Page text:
ORLANDO, Fla. -- In the fallout of the mass shooting in Las Vegas earlier this week, Central Florida legislators, still reeling from the Pulse nightclub shooting last year, have once again taken aim at assault-style weapons and large-capacity ammunition magazines being sold in Florida.
Florida State Sen. Linda Stewart, D-Orlando, and Rep. Carlos Guillermo Smith, D-Winter Park, held a joint press conference at the Orange County Courthouse on Wednesday, Oct. 4 to announce the reintroduction of legislation that would effectively ban the sale and possession of assault-style weapons and magazines that hold more than seven rounds of ammunition.
"We gather here as we did earlier this year to announce proposals to keep Floridians safe from the proliferation of assault weapons," said Patricia Brigham, co-chair of the Florida Coalition to Prevent Gun Violence. "The previous bills, they were assigned to committees but were never given a hearing."
One of the bills Brigham mentioned in her opening remarks had been introduced during the 2017 legislative session by Rep. Smith, who introduced HB 219 on Wednesday. Smith's new bill is a slimmed down version of the previous piece of legislation, which died in the Criminal Justice Subcommittee earlier this year.
Smith said after his previous bill died in May, he wrote a letter to Rep. Ross Spano, R-Riverview, chair of the Criminal Justice Subcommittee, begging him to hear the bill. Spano never responded to the letter, according to Smith.
“If I sound angry, it’s because I am angry,” Smith said. “I am angry that we can’t even have this conversation. Assault weapons have no legitimate civilian purpose. There is none.”
Offering some suggestion as to why there has been no conversation on banning assault weapons in the Sunshine State, Smith pointed to Florida Commissioner of Agriculture Adam Putnam, who he referred to as the "leading Republican candidate" in Florida's gubernatorial race. Smith said Putnam has "shamelessly" put out sponsored political advertisements on Facebook and Twitter that say he is a "proud NRA sellout."
Both legislators had planned to roll out their respective bills around the same time, according to Smith. Prior to the press conference, both legislators had concerns whether their actions would seem callous to those affected by the tragedy in Las Vegas.
"We thought maybe, perhaps some might think it was insensitive for us to have this press conference as we had planned today, but I think that it is quite the contrary," Smith said. "It would be insensitive not to move forward with this legislation to protect our community."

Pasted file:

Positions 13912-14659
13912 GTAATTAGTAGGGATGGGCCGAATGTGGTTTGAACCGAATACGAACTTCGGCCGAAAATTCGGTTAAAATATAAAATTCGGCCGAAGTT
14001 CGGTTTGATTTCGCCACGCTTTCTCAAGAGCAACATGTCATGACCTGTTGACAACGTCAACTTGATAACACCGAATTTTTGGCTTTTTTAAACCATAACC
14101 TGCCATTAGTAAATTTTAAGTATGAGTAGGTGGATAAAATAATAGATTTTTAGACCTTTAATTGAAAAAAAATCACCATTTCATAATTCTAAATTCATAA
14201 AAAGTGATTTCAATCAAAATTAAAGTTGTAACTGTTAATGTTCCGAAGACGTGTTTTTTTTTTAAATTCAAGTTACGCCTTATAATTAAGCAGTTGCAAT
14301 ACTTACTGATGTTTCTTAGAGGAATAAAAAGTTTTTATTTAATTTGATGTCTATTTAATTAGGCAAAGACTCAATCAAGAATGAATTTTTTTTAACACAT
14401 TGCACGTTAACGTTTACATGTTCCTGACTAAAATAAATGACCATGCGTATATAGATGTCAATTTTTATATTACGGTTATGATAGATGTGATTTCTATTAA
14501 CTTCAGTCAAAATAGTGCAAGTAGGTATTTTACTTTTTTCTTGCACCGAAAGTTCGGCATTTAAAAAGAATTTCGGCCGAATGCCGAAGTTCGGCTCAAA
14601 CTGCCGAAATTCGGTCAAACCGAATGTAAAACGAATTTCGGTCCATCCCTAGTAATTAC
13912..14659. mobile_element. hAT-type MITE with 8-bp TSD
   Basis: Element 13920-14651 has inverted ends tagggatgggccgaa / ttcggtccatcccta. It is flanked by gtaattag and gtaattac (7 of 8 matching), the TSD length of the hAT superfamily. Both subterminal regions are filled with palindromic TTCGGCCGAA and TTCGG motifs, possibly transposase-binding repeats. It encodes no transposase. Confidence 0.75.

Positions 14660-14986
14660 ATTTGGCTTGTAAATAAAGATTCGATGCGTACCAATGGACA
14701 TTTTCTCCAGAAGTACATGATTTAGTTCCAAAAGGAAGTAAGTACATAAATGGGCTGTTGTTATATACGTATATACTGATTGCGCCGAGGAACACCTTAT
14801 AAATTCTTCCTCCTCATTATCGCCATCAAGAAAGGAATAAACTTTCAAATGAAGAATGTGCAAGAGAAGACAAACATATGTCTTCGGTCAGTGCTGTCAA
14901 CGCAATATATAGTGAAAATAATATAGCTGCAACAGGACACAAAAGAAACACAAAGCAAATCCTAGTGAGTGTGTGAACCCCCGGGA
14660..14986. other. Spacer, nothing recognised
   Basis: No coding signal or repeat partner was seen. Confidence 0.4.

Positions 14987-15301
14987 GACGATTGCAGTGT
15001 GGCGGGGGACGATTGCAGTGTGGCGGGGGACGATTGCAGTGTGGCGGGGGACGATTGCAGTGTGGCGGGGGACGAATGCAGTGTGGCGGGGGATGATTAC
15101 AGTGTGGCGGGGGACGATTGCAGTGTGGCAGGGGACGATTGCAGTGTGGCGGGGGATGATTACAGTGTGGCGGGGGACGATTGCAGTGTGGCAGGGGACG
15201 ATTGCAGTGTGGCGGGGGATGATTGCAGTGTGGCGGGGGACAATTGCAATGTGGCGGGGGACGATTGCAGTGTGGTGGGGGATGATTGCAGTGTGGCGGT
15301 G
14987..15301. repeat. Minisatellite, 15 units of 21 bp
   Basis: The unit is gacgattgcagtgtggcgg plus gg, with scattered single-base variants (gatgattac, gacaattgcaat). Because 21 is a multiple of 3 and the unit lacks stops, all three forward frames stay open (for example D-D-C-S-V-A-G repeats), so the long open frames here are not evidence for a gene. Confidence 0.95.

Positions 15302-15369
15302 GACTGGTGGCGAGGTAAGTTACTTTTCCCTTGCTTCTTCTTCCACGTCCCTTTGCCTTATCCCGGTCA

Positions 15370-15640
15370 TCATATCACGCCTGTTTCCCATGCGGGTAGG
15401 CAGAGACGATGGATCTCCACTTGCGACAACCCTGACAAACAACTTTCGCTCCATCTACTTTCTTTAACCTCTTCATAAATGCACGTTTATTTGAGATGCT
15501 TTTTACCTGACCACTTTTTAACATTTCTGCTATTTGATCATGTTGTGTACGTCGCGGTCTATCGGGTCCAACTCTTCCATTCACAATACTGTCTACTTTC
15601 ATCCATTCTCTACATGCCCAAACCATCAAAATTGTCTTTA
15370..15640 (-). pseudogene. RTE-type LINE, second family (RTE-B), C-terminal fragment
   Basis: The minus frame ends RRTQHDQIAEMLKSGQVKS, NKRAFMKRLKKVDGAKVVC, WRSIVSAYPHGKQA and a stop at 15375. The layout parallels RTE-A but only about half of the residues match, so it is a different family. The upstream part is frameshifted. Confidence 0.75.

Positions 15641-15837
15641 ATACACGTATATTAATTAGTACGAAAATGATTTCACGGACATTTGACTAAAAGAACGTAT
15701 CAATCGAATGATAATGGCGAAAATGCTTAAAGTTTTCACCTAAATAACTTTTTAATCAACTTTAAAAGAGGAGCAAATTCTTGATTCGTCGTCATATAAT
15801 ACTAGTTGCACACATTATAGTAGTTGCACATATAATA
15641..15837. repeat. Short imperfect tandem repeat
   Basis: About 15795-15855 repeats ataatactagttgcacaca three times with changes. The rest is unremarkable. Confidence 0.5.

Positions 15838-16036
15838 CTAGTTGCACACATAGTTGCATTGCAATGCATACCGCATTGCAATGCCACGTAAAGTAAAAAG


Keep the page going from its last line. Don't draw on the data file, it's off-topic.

Smith's legislation is a companion bill to Stewart's SB 196, which was filed on Aug. 22 this year. Despite minor differences in the legislation, both bills take aim at the same target.
"We are here because last year we put the bill out, we couldn't talk about it then, we couldn't have a committee meeting then, so in August, I refiled the bill," said Stewart during her opening remarks at the press conference Wednesday.
The bill would effectively ban the sale and purchase of all selective-fire weapons "capable of fully automatic, semiautomatic or burst fire at the option of the user" and all semiautomatic AK and AR series rifles. Included in the bill were all semi-automatic shotguns with pistol grips, detachable magazines, fixed magazines holding more than five rounds and telescopic, folding or thumbhole stocks.
All parts that could be used to convert a firearm into an assault weapon or "any combination of parts from which an assault weapon may be assembled if those parts are in the possession or under the control of the same person," would also be banned.
"I will say, it's pretty comprehensive," Stewart said of her bill. "But if we don't begin to talk about it, if we don't perhaps amend it, well, we are not doing our job."
The bill goes into detail listing some of the most common brands of assault rifles and semi-automatic firearms that would be outlawed, except under very specific circumstances. Gun dealers in possession of a federal firearms license would still be allowed to purchase assault-style weapons from citizens.
To avoid leaving any potential loopholes in the legislation for off-brand or homemade weaponry, the bill includes a ban on all semi-automatic rifles that have an ability to accept a detachable magazine with one or more of the following features:
- Pistol grip that "protrudes conspicuously beneath the action of the weapon"
- Folding or telescoping stock
- Bayonet mount
- Flash suppressor or threaded barrel
- Grenade launcher
- Barrel shroud
Similarly, specific details pertaining to semi-automatic handguns would render those weapons illegal under the proposed bill. All semi-automatic pistols with magazines that have one or more of the following components would be outlawed: